C++ and reflection
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Thread: C++ and reflection

  1. #1
    Join Date
    Jun 2006
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    C++ and reflection

    What is the exact reason that C++ lacks reflection? Now I know exactly, what reflection is and how it is achieved in other OOP languages. I know that it is used by the compiler to parse the classes, functions, objects,etc. in a C++ program.
    Why does a compiler need to do parsing at all? Pardon my lack of knowledge of inner workings of a compiler....
    I have heard that this parsing is useful to get type info at runtime. And I have also heard people say that this parser breaks while working with C++. Why does it happen?
    Is intellisense feature -? Auto completion is completely based upon reflection?
    Please comment...
    Thanks and Regards.
    Bhushan

  2. #2

    Re: C++ and reflection

    Quote Originally Posted by bhushan1980 View Post
    What is the exact reason that C++ lacks reflection? Now I know exactly, what reflection is and how it is achieved in other OOP languages. I know that it is used by the compiler to parse the classes, functions, objects,etc. in a C++ program.
    Why does a compiler need to do parsing at all? Pardon my lack of knowledge of inner workings of a compiler....
    I have heard that this parsing is useful to get type info at runtime. And I have also heard people say that this parser breaks while working with C++. Why does it happen?
    Is intellisense feature -? Auto completion is completely based upon reflection?
    Please comment...
    Thanks and Regards.
    Bhushan
    It's just slow and it takes extra space, as well. But these days there is not much excuse not to have it as you would not need to generate it for all objects anyway.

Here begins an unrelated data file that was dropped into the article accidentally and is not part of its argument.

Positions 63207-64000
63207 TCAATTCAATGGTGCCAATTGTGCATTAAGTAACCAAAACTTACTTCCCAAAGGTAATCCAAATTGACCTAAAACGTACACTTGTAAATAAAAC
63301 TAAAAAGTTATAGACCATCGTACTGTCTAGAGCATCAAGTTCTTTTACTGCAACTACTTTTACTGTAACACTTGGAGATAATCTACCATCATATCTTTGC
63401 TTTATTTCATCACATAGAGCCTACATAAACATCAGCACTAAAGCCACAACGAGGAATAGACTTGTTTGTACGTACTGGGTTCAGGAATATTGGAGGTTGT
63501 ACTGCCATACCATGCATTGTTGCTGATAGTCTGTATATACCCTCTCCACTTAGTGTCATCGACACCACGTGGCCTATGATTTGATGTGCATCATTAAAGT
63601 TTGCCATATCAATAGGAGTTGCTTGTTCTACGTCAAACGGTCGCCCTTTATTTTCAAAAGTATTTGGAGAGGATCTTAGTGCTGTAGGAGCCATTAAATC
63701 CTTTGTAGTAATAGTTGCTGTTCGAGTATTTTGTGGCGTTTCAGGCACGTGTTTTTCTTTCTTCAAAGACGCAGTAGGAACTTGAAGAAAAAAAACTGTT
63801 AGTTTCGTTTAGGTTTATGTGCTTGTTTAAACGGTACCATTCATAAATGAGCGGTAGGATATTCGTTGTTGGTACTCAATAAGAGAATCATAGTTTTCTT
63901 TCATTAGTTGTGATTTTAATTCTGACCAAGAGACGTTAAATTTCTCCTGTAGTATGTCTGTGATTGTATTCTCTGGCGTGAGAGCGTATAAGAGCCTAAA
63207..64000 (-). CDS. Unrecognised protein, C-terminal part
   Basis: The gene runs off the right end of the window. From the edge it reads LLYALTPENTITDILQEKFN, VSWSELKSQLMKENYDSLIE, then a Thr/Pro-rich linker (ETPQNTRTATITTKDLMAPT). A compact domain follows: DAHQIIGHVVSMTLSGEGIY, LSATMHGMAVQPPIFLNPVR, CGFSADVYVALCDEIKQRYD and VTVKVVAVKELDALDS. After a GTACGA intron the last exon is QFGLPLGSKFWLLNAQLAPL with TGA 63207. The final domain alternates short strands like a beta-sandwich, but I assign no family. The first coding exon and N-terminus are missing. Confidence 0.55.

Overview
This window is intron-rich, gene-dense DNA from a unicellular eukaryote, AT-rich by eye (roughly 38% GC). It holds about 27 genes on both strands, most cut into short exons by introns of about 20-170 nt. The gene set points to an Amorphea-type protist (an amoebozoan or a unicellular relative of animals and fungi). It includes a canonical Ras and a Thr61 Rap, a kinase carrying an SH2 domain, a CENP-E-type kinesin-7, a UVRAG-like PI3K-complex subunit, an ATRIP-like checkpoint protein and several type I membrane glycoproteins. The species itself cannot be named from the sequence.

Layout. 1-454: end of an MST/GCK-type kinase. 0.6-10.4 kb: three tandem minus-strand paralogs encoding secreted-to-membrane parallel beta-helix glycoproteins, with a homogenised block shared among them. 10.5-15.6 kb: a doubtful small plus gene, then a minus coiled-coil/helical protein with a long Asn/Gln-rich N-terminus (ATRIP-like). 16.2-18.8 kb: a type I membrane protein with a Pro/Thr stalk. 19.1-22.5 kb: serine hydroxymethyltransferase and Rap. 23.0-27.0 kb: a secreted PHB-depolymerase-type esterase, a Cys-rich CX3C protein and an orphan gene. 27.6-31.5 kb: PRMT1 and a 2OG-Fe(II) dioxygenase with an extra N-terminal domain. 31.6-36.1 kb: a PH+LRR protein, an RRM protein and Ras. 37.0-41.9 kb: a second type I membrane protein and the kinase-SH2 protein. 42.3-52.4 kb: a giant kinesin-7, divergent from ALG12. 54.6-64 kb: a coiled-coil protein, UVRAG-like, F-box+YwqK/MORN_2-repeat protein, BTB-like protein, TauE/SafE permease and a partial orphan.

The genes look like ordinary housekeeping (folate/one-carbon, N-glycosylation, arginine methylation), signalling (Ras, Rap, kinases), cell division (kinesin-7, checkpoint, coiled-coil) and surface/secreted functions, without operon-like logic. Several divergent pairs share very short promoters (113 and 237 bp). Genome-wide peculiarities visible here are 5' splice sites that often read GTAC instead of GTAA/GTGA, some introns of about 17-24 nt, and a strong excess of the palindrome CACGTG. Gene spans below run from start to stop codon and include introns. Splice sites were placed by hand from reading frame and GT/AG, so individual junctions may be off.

It's not bad for largish objects like you see in many database apps but for small objects it causes problems.

    There is RTTI in C++ but if I remember properly it doesn't really give as much info and is not on by default.

    By parser I think you mean C#, and it fails because C++ structures don't have the info it needs.

  3. #3
    Join Date
    Jun 2006
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    644

    Re: C++ and reflection

    Well...How did I miss that? Actually I was referring to parser in C# and the autocompletion feature that exists for it (and other IDEs). I am wondering, if it is so hard for MS to provide auto-completion for C++ in VS IDE, how come Visual Assist does it? I have not used it personally but have seen it recommended on CG posts and also I have seen it working on some videos and screenshots. However, it is ironical to find out that it is little hard for MS to develop the feature themselves for their own product, since the past 2 versions VS 2005/2008 and forth coming VS 2010 (which lacks this feature for C++ as well) or overlook it completely, while a third party provides the same for successive versions without any problems....
    Parsing and autocompletion are not the only issues that are on my mind. There are a lot of benefits of having reflection support and the list which I need not put down here...At the sametime, I also agree that it is difficult to provide looking at the compile architecture of C++; which is ofcourse highly optimized.